You can judge the quality of a person by their actions rather than their words.
That truism is so often repeated that we tend to forget its value. But whenever we begin to neglect that observation, someone comes along to remind us just how significant that statement is.
Take, as an example, the Harper government and their oft-cited commitment to veterans.
Actually, that's not accurate. It isn't "oft-cited" -- that implies there is a commitment, which many people reference. It should read "oft-repeated" -- which gives a much clearer description of what actually happens. For years, any Conservative MP, addressing the House in relation to veteran matters, has opened with something like "Mr. Speaker, the Conservative Government is committed to Canada's veterans."
Presumably, some political tactician thinks that citizens will nod OK at that point and go back to sleep, thus freeing the Harper government of all responsibility. Commitment stated; end of story. Or perhaps they are playing word games by using "commit" in a general sense, stating their emotional attachment. Or perhaps they are indicating that they feel institutionalized.
The Conservatives cannot use "commitment" in the generally-accepted governmental meaning. They can not possibly be referencing a sense of dedication and obligation. If so, they have a very strange way of demonstrating their commitment to Canada's veterans.
Budget 2012 says that Veterans Affairs will continue to make entitlements available "in the shortest possible time." Which should prove to be an interesting exercise, as the government has just cut 261 employees from the Department. That's on top of the 550 jobs already going, making for a workforce reduction of 17.5 per cent.
Faster service with 20 per cent less staff -- fewer if you count all the employees that will be on leave because of overwork. That's a magic trick Doug Henning would have been proud of. Or perhaps it's more of an illusion, in keeping with the Conservative repertoire of commitment.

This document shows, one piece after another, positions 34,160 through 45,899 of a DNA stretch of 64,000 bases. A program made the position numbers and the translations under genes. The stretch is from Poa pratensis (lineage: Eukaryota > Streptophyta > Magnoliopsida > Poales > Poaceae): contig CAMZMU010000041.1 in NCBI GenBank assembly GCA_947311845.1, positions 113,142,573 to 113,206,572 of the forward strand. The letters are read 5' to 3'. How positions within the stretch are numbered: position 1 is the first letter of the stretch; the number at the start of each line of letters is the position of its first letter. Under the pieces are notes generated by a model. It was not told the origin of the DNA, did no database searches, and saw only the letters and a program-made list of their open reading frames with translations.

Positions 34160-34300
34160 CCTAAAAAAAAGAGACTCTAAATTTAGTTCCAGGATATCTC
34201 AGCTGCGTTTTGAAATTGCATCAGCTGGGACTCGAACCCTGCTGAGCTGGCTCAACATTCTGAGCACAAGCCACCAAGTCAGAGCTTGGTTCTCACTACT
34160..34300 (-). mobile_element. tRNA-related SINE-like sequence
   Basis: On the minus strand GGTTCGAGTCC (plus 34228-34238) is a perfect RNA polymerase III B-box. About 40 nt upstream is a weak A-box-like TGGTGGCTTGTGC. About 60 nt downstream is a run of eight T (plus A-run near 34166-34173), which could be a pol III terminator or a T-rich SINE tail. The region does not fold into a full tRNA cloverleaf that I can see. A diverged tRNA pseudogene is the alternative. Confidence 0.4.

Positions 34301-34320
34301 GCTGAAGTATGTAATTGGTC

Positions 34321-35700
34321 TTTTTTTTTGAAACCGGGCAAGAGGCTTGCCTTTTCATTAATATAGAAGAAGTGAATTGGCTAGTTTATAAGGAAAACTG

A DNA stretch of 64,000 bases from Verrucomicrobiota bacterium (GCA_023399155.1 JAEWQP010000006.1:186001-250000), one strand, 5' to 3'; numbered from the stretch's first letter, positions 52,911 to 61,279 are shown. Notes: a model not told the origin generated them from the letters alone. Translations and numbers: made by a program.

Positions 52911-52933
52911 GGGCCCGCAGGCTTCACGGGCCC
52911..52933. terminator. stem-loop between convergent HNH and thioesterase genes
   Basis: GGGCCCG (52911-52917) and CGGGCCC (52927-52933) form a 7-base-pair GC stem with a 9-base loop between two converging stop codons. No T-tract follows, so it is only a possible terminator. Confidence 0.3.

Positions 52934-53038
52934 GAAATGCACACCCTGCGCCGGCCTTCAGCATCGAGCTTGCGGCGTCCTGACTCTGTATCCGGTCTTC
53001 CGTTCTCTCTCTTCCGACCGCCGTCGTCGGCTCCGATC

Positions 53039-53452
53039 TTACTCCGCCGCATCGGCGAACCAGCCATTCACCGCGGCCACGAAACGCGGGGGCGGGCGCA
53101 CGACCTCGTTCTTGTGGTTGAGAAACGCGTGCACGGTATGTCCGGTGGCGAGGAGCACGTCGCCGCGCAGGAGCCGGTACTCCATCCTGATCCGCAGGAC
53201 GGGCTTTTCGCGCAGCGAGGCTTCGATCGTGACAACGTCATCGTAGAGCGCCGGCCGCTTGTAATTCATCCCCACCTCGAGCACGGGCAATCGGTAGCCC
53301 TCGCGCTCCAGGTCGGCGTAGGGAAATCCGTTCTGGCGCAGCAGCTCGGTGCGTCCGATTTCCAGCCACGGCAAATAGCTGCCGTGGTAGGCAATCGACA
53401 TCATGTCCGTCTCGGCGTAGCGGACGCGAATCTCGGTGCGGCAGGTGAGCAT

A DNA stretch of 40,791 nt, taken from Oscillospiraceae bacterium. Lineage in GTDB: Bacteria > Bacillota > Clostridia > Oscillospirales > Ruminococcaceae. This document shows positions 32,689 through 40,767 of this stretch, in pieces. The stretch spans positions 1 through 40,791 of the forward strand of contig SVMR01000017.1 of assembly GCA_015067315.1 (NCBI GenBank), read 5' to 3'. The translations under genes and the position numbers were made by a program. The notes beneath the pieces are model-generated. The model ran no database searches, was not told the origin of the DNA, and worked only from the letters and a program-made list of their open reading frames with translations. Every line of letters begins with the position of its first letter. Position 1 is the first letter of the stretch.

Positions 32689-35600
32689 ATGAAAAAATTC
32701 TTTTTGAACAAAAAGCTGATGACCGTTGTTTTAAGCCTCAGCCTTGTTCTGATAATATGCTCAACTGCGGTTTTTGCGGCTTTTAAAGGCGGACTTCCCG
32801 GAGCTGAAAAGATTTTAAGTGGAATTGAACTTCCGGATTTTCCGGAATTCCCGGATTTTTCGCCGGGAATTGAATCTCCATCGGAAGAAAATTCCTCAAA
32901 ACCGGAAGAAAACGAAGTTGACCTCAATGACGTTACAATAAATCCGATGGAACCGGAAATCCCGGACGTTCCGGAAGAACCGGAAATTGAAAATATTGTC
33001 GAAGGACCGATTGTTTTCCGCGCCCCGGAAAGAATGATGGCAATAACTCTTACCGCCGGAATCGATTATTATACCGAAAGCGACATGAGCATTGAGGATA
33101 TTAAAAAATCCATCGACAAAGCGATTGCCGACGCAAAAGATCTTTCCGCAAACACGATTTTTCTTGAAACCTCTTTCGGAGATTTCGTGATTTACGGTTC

Which leads me to another meaning of "commitment" -- a funeral.
Government is showing its commitment to veterans by cutting veterans' commitments.
That only looks confusing.
Well, the sentence only looks confusing. The reality is actually confusing. See if you can follow along.
In 1909, the Last Post Fund was established to ensure that Canada's veterans were buried with dignity. Even if they die in poverty and debt, the Last Post Fund is there to give a veteran a proper send off, using money from Veterans Affairs.
In reality, the Fund has had problems. Three years ago, on the Fund's 100th anniversary, then Veterans' Ombudsman Colonel Pat Stogran released a report urging Veterans Affairs to "act quickly to bring about improvements to the Funeral and Burial Program." The Fund didn't have enough funds and wasn't available to all veterans. Over a year ago, the Royal Canadian Legion was calling for more money for the Fund. Last June, current Ombudsman Guy Parent noted that the Conservatives "seem to think it would be better spent on the living."
That might be a plausibility, if they were actually spending the money on the living. But that's not the case. Because, in addition to cutting Veterans Affairs, Government just halved the operating budget of The Last Post Fund as well.
When it comes to showing its commitment to Canada's veterans, the Conservatives have just put the final nail in the coffin.
Well, half a nail.
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